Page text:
In 2017, fleets of unmanned aircraft vehicle (UAV) pilots responded to Category 5 Hurricane Irma in Florida and Category 4 Hurricane Harvey in Texas to aid in various disaster response efforts such as search and rescue, mapping and surveying effected land, broadcast media coverage, insurance claims, inspection of critical infrastructure, restoring power, and storm damage assessment. Utilizing drones to complete these critical tasks that can otherwise be unsafe has demonstrated three major advantages: cost savings, decreased mission and response times, and a reduced risk on the lives of response personnel. With Hurricane Florence now gaining strength as a Category 4 Hurricane, UAVs will likely play an even bigger role in hurricane relief efforts than ever before.
“The use of unmanned aerial systems during disaster recovery has revolutionized the way that data is collected, disseminated, and acted upon by responders. During Hurricane Matthew, the data that was collected for my city was critical to initial planning and hurricane relief efforts from assisting in the deployment of first responders negotiating debris strewn streets and avoiding flooded areas, providing a wide area view to our residents who had evacuated the area, and providing damage assessment photographs to FEMA in the weeks after the event. Hurricane Matthew was a learning event that then prepared my unit to respond in a similar manner only a year later when we experienced Hurricane Irma. Many of the lessons learned from the previous year aided in planning and data distribution, but we learn something new from every event”, said Mike Uleski, a Daytona Shores police officer and DARTdrones Chief Public Safety Instructor.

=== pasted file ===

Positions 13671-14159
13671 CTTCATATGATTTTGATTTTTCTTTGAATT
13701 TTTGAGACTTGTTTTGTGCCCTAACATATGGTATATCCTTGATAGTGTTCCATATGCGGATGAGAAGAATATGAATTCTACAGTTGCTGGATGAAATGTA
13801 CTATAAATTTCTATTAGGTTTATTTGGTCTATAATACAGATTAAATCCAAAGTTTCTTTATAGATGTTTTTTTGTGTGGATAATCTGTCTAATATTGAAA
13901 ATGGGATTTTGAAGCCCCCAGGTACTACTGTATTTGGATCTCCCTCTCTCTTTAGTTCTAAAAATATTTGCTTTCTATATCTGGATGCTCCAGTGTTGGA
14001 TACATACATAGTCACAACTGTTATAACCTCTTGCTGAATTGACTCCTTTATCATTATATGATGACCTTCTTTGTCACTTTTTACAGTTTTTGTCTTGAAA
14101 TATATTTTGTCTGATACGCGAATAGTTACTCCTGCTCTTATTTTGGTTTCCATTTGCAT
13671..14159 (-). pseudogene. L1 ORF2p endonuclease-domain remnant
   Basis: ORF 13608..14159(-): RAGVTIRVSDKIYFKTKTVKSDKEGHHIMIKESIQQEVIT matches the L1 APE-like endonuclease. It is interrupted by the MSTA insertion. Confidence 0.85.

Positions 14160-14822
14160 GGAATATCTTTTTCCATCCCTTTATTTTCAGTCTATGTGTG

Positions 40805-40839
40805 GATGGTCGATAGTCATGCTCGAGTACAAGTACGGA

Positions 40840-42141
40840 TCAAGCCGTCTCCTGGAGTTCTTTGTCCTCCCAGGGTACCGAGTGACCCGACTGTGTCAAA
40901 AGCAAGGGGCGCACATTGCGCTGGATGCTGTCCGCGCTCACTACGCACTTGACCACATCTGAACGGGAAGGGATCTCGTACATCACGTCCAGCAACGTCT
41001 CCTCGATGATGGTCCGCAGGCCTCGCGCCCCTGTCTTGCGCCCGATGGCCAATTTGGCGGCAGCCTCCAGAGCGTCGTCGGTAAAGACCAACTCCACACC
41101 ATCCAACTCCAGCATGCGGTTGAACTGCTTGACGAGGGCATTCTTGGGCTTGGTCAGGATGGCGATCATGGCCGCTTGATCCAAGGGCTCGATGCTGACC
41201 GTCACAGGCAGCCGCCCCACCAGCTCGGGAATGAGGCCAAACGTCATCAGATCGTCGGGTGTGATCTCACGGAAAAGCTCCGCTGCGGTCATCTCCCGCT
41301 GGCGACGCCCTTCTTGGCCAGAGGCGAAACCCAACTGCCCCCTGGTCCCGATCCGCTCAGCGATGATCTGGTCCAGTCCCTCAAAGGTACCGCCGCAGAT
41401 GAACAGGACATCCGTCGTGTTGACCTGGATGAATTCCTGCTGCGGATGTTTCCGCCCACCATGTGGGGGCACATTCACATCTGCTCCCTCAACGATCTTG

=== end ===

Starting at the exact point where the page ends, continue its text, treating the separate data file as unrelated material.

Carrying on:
Uleski utilized his drone for search and rescue, damage assessment and structural inspections during both Hurricane Irma in 2017 and Hurricane Matthew in 2016. Even with wind speeds of 35-40 mph and gusts upward of 50-60 mph, Uleski was able to quickly assess the area, capture data, and deliver important intelligence to the appropriate personnel. His Hurricane Matthew sUAS mission successfully covered 36 miles in 8 hours; saving money, time, and increasing overall efficiency.
With the vast capabilities and benefits of this technology set aside, it’s important to note that drone pilots are not always seen as an asset to first responders. For example, we’ve seen dozens of forest fire fighting efforts across the country being halted due to inexperienced pilots flying near the fire operations. Throughout the 2018 wildfire season, the Federal Aviation Administration (FAA) continuously posted reminders for drone pilots to not fly near wildfire operations and notified drone pilots of fines of up to $20,000. Disaster response operations are strategically planned and coordinated. An inexperienced UAV operator can bring the entire operation to a screeching holt. To be an asset, drone pilots must understand the tactical plan, what other air support is in the area – both manned and unmanned, which areas are restricted, who is in charge of the operation, and how their UAV can help first responders.
As with most natural disasters, the FAA will place a Temporary Flight Restriction (TFR), a regulatory action issued as a Notice to Airmen that temporarily restricts aircraft operations within a defined area, around the affected area, but as with the other hurricanes authorized drone pilots will still be allowed to fly. Proper coordination with the Incident Command System (ICS), National Incident Management System (NIMS), and National Response Framework (NRF) is crucial during any large-scale event like Hurricane Florence. If UAV operators are not included in the incident operational planning, interference of recovery operations will occur and important intelligence will not be captured.